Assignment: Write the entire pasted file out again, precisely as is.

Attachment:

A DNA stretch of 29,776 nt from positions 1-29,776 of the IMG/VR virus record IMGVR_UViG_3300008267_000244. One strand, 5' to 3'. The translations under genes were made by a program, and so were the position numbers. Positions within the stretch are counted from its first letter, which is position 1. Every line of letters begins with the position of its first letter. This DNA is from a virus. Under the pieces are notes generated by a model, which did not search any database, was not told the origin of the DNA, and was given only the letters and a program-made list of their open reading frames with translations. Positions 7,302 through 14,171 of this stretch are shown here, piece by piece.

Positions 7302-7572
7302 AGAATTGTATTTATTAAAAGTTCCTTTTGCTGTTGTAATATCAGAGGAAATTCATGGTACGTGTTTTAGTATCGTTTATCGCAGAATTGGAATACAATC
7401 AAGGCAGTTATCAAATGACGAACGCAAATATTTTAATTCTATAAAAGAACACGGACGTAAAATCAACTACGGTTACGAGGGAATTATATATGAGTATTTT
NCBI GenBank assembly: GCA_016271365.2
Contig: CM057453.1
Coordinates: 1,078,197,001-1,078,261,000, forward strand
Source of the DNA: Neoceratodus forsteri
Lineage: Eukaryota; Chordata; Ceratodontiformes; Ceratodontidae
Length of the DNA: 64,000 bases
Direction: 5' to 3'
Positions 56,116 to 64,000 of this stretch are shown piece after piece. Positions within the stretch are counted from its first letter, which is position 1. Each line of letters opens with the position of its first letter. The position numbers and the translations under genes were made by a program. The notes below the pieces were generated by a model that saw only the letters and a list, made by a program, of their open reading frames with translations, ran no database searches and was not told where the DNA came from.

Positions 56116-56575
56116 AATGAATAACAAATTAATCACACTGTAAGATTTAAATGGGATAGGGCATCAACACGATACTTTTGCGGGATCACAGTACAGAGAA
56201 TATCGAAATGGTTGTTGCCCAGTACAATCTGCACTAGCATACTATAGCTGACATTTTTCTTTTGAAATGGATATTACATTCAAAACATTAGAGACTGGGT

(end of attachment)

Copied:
A DNA stretch of 29,776 nt from positions 1-29,776 of the IMG/VR virus record IMGVR_UViG_3300008267_000244. One strand, 5' to 3'. The translations under genes were made by a program, and so were the position numbers. Positions within the stretch are counted from its first letter, which is position 1. Every line of letters begins with the position of its first letter. This DNA is from a virus. Under the pieces are notes generated by a model, which did not search any database, was not told the origin of the DNA, and was given only the letters and a program-made list of their open reading frames with translations. Positions 7,302 through 14,171 of this stretch are shown here, piece by piece.

Positions 7302-7572
7302 AGAATTGTATTTATTAAAAGTTCCTTTTGCTGTTGTAATATCAGAGGAAATTCATGGTACGTGTTTTAGTATCGTTTATCGCAGAATTGGAATACAATC
7401 AAGGCAGTTATCAAATGACGAACGCAAATATTTTAATTCTATAAAAGAACACGGACGTAAAATCAACTACGGTTACGAGGGAATTATATATGAGTATTTT
NCBI GenBank assembly: GCA_016271365.2
Contig: CM057453.1
Coordinates: 1,078,197,001-1,078,261,000, forward strand
Source of the DNA: Neoceratodus forsteri
Lineage: Eukaryota; Chordata; Ceratodontiformes; Ceratodontidae
Length of the DNA: 64,000 bases
Direction: 5' to 3'
Positions 56,116 to 64,000 of this stretch are shown piece after piece. Positions within the stretch are counted from its first letter, which is position 1. Each line of letters opens with the position of its first letter. The position numbers and the translations under genes were made by a program. The notes below the pieces were generated by a model that saw only the letters and a list, made by a program, of their open reading frames with translations, ran no database searches and was not told where the DNA came from.

Positions 56116-56575
56116 AATGAATAACAAATTAATCACACTGTAAGATTTAAATGGGATAGGGCATCAACACGATACTTTTGCGGGATCACAGTACAGAGAA
56201 TATCGAAATGGTTGTTGCCCAGTACAATCTGCACTAGCATACTATAGCTGACATTTTTCTTTTGAAATGGATATTACATTCAAAACATTAGAGACTGGGT